Can video games make kids more violent? A new study employing state-of-the-art brain-scanning technology says that the answer may be yes. Researchers at the Indiana University School of Medicine say that brain scans of kids who played a violent video game showed an increase in emotional arousal – and a corresponding decrease of activity in brain areas involved in self-control, inhibition and attention. Does this mean that your teenager will feel an uncontrollable urge to go on a shooting rampage after playing “Call of Duty?” Vince Mathews, the principal investigator on the study, hesitates to make that leap. But he says he does think that the study should encourage parents to look more closely at the types of games their kids are playing. “Based on our results, I think parents should be aware of the relationship between violent video-game playing and brain function.” Mathews and his colleagues chose two action games to include in their research -- one violent the other not. The first game was the high-octane but non-violent racing game “Need for Speed: Underground.” The other was the ultra-violent first-person shooter “Medal of Honor: Frontline.” The team divided a group of 44 adolescents into two groups, and randomly assigned the kids to play one of the two games. Immediately after the play sessions, the children were given MRIs of their brains. The scans showed a negative effect on the brains of the teens who played “Medal of Honor” for 30 minutes. That same effect was not present in the kids who played “Need for Speed.” The only difference? Violent content.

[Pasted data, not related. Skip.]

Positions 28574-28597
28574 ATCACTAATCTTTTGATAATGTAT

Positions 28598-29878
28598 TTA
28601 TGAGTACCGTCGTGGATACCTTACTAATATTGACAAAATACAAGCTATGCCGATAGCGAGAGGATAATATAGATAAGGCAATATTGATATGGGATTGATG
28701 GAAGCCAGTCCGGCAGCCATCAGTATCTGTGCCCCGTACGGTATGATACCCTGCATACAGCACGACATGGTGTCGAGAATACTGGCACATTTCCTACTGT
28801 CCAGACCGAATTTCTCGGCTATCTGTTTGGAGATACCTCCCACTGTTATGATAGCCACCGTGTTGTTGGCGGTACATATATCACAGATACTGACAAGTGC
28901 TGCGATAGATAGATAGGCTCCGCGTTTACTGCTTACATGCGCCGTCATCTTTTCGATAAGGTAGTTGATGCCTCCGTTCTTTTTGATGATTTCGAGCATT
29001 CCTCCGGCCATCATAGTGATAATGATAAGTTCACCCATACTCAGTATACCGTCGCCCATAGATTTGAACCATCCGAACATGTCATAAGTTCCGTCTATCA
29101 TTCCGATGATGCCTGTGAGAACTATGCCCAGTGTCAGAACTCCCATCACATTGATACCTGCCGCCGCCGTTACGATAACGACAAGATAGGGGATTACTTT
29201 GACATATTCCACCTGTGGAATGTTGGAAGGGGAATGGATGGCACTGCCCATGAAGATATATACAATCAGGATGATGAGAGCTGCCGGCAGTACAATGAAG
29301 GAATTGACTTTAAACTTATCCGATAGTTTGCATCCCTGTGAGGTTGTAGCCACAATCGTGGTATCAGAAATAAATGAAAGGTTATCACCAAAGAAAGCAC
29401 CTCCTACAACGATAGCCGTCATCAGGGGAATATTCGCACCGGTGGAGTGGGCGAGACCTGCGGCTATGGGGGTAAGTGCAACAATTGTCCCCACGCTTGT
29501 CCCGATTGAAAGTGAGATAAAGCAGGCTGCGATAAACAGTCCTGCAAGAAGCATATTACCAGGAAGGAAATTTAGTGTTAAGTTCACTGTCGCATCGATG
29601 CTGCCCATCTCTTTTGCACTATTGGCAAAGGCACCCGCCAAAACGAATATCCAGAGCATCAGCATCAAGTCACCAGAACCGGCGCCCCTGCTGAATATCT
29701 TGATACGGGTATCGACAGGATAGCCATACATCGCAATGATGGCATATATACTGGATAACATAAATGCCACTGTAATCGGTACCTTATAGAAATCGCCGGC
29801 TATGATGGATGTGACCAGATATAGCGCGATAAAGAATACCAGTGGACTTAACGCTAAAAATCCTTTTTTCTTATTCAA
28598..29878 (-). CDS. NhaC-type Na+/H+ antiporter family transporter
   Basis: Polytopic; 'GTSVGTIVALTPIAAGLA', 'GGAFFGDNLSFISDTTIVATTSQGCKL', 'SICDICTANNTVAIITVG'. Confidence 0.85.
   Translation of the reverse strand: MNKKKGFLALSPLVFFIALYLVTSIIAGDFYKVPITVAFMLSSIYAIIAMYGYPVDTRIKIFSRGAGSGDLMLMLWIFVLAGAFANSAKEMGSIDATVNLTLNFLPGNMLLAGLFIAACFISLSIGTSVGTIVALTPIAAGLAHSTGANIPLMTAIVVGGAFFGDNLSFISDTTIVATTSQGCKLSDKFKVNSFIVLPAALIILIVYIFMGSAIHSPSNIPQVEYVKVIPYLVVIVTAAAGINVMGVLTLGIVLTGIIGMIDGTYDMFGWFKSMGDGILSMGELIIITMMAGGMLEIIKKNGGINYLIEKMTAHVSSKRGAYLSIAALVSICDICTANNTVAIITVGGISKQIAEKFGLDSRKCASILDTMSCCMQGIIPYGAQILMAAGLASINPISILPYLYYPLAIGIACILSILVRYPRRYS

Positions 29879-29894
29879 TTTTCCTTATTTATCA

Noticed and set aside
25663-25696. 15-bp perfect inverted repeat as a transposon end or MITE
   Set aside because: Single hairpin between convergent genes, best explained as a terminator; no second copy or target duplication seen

What’s not clear is whether the activity picked up by the MRIs indicates a lingering — or worse, permanent — effect on the kids’ brains. And it’s also not known what effect longer play times might have. The scope of this study was 30 minutes of play, and one brain scan per kid, although further research is in the works. OK. But what about violent TV shows? Or violent films? Has anyone ever done a brain...
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